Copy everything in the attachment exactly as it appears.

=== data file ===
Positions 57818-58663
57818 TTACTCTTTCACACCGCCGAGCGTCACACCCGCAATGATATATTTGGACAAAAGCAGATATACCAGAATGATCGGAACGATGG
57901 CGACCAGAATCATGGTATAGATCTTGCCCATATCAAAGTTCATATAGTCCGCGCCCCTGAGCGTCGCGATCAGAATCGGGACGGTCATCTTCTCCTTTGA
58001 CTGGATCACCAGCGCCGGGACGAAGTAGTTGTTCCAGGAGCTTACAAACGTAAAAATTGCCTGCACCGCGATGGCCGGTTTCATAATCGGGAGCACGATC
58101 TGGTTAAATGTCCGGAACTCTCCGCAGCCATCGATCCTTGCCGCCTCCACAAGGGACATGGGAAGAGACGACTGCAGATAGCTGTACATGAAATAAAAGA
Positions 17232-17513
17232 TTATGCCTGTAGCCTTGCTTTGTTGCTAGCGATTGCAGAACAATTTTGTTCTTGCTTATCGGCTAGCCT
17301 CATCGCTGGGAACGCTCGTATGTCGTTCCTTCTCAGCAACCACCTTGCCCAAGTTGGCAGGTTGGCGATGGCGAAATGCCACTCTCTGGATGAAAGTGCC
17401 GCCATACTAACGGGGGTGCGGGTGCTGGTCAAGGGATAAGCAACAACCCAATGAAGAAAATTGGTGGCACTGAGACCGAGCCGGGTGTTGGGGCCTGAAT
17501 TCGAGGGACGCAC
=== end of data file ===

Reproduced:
Positions 57818-58663
57818 TTACTCTTTCACACCGCCGAGCGTCACACCCGCAATGATATATTTGGACAAAAGCAGATATACCAGAATGATCGGAACGATGG
57901 CGACCAGAATCATGGTATAGATCTTGCCCATATCAAAGTTCATATAGTCCGCGCCCCTGAGCGTCGCGATCAGAATCGGGACGGTCATCTTCTCCTTTGA
58001 CTGGATCACCAGCGCCGGGACGAAGTAGTTGTTCCAGGAGCTTACAAACGTAAAAATTGCCTGCACCGCGATGGCCGGTTTCATAATCGGGAGCACGATC
58101 TGGTTAAATGTCCGGAACTCTCCGCAGCCATCGATCCTTGCCGCCTCCACAAGGGACATGGGAAGAGACGACTGCAGATAGCTGTACATGAAATAAAAGA
Positions 17232-17513
17232 TTATGCCTGTAGCCTTGCTTTGTTGCTAGCGATTGCAGAACAATTTTGTTCTTGCTTATCGGCTAGCCT
17301 CATCGCTGGGAACGCTCGTATGTCGTTCCTTCTCAGCAACCACCTTGCCCAAGTTGGCAGGTTGGCGATGGCGAAATGCCACTCTCTGGATGAAAGTGCC
17401 GCCATACTAACGGGGGTGCGGGTGCTGGTCAAGGGATAAGCAACAACCCAATGAAGAAAATTGGTGGCACTGAGACCGAGCCGGGTGTTGGGGCCTGAAT
17501 TCGAGGGACGCAC